Read her entire story on SpotlightSchools.com.


On May 16 from 6:00 p.m. - 7:00 p.m., The Orange County Department of Education is hosting a free virtual event titled: Cyberbullying and Digital Drama: Keeping Kids Safe, Happy and Healthy in the Digital Age. Register here. For more mental health resources in O.C., visit ocnavigator.org.

ICYMI: Los Alamitos High School is expanding its WellSpace to the outdoors and has broken ground on a garden thanks to funding from the Los Alamitos Education Foundation, reports the Griffin Gazette.

Test scores for U.S. history and civics drop among nation's 8th graders

Photo from The New York Times

Nationwide test results show declines in the number of eighth graders with an understanding of U.S. history and civics, according to scores released this week.

“Only 13% of students scored proficient in history and only 22% scored proficient in civics on the National Assessment of Educational Progress; 40% of students scored below the basic level of knowledge in U.S. history, a decline from 34% in 2018,” reports EdSource.

“The results, from a national sample of about 8,000 eighth graders in each subject, track with scores in math and reading, which also decreased during the pandemic,” reports the New York Times

🇺🇸 Test your knowledge of U.S. history with some sample questions from the NAEP test on The New York Times.

ICYMI: Eight schools in Orange County were recently recognized as models for civic learning, the OCDE Newsroom reported.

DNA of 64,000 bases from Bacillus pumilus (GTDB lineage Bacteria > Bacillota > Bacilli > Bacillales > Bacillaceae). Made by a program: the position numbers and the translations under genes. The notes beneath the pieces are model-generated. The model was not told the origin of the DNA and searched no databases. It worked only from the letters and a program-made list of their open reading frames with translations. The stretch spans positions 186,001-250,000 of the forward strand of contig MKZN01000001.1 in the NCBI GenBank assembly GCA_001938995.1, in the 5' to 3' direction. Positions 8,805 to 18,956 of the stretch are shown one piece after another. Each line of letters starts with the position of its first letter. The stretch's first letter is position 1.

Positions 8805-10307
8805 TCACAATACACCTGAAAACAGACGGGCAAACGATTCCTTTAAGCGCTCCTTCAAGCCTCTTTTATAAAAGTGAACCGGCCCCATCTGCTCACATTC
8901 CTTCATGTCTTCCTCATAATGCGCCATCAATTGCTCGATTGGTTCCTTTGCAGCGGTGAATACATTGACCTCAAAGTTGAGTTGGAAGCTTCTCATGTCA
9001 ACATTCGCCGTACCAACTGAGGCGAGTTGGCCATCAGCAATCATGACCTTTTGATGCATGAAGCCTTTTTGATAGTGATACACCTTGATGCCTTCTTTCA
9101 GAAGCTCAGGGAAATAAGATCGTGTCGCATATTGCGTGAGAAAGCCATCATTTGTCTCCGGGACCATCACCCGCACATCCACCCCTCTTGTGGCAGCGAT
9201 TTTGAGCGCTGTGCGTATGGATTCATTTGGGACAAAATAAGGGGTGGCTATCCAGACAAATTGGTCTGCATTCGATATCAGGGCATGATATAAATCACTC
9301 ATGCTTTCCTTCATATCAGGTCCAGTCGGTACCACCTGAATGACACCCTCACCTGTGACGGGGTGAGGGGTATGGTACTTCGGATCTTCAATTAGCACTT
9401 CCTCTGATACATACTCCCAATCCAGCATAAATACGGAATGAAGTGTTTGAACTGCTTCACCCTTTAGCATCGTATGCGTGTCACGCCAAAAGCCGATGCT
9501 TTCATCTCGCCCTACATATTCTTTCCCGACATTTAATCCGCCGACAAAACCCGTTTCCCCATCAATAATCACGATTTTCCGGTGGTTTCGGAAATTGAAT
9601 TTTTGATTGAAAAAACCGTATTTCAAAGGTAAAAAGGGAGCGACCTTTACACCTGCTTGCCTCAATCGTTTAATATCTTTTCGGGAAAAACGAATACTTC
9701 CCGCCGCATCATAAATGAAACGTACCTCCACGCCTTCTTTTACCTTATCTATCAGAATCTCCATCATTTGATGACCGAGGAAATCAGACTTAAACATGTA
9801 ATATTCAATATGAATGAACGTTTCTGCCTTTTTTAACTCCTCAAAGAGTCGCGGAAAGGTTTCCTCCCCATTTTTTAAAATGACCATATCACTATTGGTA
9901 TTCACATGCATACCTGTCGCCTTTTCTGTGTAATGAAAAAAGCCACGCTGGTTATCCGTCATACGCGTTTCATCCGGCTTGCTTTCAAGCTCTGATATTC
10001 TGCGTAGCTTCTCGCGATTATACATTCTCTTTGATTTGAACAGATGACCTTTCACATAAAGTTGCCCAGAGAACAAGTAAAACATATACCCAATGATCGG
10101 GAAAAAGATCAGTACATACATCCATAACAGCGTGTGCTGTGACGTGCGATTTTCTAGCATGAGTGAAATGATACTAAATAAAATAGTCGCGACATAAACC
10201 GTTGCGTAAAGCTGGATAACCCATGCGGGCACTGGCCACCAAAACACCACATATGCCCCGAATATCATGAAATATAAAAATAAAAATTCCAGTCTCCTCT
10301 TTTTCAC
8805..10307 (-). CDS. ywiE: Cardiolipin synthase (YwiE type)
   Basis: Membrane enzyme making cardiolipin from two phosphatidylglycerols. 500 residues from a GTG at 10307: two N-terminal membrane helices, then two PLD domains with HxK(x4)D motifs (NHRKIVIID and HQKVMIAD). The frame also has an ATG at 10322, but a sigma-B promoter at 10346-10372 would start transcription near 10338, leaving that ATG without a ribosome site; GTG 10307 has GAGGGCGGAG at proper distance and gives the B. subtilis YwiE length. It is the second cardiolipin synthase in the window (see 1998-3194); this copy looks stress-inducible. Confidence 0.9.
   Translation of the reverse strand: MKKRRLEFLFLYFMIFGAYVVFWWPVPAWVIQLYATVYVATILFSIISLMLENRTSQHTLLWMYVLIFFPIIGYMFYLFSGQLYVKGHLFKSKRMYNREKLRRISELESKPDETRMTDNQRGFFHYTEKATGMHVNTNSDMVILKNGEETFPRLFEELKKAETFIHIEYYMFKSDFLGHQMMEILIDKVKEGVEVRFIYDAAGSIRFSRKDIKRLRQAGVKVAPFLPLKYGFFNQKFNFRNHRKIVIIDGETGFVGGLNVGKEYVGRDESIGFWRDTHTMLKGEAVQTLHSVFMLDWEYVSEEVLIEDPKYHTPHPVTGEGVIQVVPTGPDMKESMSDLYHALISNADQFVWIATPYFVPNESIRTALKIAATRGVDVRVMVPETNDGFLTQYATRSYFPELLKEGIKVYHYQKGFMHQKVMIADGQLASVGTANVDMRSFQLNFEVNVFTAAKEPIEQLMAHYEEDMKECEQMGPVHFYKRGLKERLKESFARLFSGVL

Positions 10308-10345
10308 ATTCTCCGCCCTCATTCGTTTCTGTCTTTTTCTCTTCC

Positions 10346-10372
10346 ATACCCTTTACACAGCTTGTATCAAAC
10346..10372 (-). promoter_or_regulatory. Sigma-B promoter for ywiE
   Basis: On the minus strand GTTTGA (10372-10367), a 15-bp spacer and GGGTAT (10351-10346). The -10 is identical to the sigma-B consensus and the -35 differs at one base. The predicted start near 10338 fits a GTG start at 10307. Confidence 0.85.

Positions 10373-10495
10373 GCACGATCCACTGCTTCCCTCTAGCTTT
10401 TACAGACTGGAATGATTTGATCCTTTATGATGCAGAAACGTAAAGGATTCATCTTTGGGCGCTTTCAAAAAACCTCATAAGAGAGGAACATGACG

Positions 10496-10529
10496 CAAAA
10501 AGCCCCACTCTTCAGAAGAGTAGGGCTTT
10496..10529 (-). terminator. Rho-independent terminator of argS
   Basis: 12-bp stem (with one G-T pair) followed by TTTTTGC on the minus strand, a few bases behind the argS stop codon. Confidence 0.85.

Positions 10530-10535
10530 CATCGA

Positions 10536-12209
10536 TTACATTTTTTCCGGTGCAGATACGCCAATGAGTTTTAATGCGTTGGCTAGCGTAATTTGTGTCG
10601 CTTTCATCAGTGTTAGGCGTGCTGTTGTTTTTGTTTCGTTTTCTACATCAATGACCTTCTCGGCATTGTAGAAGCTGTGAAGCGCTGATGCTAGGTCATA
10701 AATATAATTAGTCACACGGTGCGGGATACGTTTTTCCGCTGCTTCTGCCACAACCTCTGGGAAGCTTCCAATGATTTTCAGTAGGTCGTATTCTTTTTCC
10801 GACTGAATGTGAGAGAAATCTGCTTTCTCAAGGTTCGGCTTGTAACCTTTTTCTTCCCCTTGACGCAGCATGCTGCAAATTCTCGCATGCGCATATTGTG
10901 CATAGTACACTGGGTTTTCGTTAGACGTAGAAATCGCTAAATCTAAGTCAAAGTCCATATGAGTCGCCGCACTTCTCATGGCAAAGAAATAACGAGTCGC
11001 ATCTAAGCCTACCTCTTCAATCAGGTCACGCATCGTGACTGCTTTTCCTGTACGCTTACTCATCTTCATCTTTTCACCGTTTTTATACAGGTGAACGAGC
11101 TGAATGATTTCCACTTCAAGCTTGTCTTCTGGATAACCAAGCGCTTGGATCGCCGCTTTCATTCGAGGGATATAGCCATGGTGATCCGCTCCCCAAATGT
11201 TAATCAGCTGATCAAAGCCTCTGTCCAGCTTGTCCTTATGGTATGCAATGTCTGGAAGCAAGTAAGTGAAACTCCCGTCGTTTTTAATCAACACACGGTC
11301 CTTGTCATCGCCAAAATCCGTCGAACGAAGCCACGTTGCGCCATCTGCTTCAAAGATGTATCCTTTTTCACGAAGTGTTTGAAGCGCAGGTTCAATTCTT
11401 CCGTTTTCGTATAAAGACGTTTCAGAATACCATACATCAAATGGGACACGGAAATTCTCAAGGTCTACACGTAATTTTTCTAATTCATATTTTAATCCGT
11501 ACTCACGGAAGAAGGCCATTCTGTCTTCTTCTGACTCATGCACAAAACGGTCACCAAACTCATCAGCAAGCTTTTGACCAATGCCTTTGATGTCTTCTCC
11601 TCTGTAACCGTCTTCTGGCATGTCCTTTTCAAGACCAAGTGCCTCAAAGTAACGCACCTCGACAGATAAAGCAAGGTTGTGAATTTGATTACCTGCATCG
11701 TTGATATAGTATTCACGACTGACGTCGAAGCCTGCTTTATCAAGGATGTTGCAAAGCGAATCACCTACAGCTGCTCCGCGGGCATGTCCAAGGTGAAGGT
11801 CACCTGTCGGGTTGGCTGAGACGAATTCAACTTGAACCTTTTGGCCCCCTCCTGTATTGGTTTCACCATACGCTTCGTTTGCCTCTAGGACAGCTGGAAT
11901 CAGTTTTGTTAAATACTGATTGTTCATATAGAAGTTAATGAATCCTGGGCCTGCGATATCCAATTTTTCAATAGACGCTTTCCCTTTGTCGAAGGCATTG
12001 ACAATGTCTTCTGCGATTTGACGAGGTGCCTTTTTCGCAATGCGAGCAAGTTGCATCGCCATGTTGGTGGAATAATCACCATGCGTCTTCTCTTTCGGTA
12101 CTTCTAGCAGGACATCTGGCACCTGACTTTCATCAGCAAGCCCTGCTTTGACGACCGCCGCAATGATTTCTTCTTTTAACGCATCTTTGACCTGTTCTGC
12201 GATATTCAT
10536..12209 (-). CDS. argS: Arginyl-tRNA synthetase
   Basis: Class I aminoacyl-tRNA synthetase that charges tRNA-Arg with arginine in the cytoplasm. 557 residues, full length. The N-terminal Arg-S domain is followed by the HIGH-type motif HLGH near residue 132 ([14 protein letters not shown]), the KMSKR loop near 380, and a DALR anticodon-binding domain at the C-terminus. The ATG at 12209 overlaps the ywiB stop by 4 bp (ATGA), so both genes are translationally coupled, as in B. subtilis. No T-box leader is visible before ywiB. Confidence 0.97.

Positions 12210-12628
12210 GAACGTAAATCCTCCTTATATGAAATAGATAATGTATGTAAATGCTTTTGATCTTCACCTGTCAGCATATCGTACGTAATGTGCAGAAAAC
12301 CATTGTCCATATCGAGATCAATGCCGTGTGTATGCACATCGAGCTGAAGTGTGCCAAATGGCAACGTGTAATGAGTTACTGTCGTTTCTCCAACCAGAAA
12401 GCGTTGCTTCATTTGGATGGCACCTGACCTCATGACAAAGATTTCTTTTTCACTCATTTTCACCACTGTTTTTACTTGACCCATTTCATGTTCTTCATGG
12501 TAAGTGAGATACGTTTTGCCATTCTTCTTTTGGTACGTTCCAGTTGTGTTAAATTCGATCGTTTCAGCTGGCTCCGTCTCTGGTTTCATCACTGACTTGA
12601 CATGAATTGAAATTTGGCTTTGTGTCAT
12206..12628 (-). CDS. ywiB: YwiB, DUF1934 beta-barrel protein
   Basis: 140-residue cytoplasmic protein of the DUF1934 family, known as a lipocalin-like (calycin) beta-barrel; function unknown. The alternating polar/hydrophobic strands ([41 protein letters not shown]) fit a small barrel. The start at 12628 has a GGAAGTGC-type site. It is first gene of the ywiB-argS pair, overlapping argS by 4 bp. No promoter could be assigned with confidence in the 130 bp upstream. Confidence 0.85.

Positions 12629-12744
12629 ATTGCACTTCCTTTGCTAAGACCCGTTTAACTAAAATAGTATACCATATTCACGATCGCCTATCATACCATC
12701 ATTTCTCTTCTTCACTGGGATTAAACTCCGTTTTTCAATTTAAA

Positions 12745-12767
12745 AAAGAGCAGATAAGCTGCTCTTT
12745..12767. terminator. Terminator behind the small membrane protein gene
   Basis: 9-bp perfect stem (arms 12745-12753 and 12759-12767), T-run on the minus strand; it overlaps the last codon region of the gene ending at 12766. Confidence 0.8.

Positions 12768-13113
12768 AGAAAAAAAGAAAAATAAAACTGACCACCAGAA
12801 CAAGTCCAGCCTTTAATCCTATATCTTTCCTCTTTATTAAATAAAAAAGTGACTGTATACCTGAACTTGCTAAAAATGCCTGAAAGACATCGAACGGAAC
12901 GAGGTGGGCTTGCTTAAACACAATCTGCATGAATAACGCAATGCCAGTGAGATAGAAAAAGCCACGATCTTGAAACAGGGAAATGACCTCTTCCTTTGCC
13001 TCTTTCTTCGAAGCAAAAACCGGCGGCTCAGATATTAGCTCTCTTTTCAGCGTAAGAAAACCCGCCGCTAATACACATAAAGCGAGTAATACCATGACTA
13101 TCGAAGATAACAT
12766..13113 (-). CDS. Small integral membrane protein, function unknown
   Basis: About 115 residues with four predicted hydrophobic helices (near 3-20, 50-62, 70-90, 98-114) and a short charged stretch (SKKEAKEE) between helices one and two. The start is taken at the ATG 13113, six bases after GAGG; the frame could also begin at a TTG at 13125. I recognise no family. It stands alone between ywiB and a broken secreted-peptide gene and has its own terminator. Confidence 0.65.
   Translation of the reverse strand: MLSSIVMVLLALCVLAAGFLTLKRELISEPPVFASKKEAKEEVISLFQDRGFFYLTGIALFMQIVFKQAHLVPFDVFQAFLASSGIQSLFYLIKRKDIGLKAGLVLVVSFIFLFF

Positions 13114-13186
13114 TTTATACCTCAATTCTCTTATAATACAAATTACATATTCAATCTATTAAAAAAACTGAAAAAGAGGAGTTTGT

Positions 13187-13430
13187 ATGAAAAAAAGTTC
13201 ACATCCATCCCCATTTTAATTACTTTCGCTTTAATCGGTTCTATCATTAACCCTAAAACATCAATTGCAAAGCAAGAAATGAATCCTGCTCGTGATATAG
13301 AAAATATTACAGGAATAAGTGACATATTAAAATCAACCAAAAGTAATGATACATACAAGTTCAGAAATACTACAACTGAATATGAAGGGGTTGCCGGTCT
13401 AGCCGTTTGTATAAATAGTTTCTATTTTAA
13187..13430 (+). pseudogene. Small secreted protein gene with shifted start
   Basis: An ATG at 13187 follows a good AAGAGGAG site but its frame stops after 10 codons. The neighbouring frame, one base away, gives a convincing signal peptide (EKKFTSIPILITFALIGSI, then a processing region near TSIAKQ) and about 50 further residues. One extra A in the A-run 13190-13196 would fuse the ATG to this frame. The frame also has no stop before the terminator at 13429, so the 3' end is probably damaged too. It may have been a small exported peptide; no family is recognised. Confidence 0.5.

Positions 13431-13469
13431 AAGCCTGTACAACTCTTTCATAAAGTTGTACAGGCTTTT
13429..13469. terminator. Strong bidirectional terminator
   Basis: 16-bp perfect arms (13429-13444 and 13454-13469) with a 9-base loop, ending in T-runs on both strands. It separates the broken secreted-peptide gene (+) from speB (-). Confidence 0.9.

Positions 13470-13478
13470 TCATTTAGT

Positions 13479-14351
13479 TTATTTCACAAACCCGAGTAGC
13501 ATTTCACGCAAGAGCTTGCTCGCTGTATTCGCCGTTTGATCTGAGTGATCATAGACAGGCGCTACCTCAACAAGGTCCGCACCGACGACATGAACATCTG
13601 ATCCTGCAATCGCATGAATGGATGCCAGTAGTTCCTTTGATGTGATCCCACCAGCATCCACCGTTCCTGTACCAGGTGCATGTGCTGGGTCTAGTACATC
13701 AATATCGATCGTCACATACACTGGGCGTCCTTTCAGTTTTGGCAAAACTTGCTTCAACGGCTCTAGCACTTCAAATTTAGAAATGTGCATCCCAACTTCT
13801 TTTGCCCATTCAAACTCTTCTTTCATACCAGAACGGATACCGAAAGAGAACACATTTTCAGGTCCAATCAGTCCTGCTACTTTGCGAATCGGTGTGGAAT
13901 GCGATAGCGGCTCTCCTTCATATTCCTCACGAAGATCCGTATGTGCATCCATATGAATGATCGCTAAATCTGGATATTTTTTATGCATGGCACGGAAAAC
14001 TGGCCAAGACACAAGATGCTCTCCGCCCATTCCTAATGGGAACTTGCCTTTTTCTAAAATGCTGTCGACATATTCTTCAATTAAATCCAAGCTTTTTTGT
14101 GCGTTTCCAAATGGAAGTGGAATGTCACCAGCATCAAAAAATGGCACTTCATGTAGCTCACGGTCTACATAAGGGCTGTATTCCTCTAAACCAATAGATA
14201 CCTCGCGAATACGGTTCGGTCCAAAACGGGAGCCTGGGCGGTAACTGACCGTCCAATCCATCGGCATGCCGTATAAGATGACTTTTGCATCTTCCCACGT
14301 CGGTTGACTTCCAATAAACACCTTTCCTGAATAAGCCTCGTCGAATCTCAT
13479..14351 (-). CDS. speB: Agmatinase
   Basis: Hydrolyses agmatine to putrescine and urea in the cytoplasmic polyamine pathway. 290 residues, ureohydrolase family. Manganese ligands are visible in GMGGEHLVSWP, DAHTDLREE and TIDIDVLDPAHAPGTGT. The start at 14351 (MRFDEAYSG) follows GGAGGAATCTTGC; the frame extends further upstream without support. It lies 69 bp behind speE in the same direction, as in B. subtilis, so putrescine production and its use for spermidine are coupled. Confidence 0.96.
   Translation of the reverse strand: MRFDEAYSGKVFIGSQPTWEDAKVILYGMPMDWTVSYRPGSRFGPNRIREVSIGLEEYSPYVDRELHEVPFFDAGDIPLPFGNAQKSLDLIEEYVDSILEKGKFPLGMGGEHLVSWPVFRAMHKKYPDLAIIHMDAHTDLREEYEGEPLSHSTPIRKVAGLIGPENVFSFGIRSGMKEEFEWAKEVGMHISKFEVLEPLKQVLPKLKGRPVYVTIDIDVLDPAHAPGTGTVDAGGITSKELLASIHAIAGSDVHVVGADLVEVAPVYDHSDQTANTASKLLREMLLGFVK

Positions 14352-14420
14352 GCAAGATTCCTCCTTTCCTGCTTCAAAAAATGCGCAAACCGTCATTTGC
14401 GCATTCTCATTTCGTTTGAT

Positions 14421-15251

O.C. school districts serving families in need

Gilbert High School in the Anaheim Union High School District recently opened "Gilbert Mercadito," the district's first pantry. "Currently, up to 150 families are able to pick up food once a week from the store-like pantry," reports ABC7.com.

Westminster School District was scheduled to hold its grand opening of its first-ever boutique on May 3. Located at Iva Meairs Elementary school, "The store is for anyone who needs additional clothing at no cost," read an Instagram post from WSD.

Donations to WSD's boutique can be made at the district office.

Spotlight on Student Artists

Performers with the Los Alamitos High School Dance teams dazzled in their last show of the school year. Photo by Bella Kim.

Los Alamitos High School’s dance program displayed spectacular talent in their spring show, “The Night Council,” an original production that tells the story of a group of young people fighting to bring freedom to their dystopian society.

LAHS dance pulled out all the stops for their last show of the year, which included special effects, student choreography, aerial silks, and water features. There was also a dance-off between humans and "robot" dancers.

Read the whole review by Bella Kim at SpotlightSchools.com.

ICYMI: The Orange County Register announced the winners of its 2023 O.C. Artists of the Year contest. Out of 721 nominees, just seven high school students were awarded the honor. Read about each one in The O.C. Register.

🏋️ 🏋️‍♀️ Free gym access offered to O.C. teens

Planet Fitness wants to help local teens stay active this summer.

The gym chain with several locations in Orange County is offering free gym access to 14-19 year olds from May 15 through August 31.

As part of its third annual High School Summer Pass, Planet Fitness is also giving away $200,000 to high schools and students. "Teens who register can help win a grant for their school and participate in a video contest for a chance to win a scholarship," reads the Planet Fitness website.

Find out more here.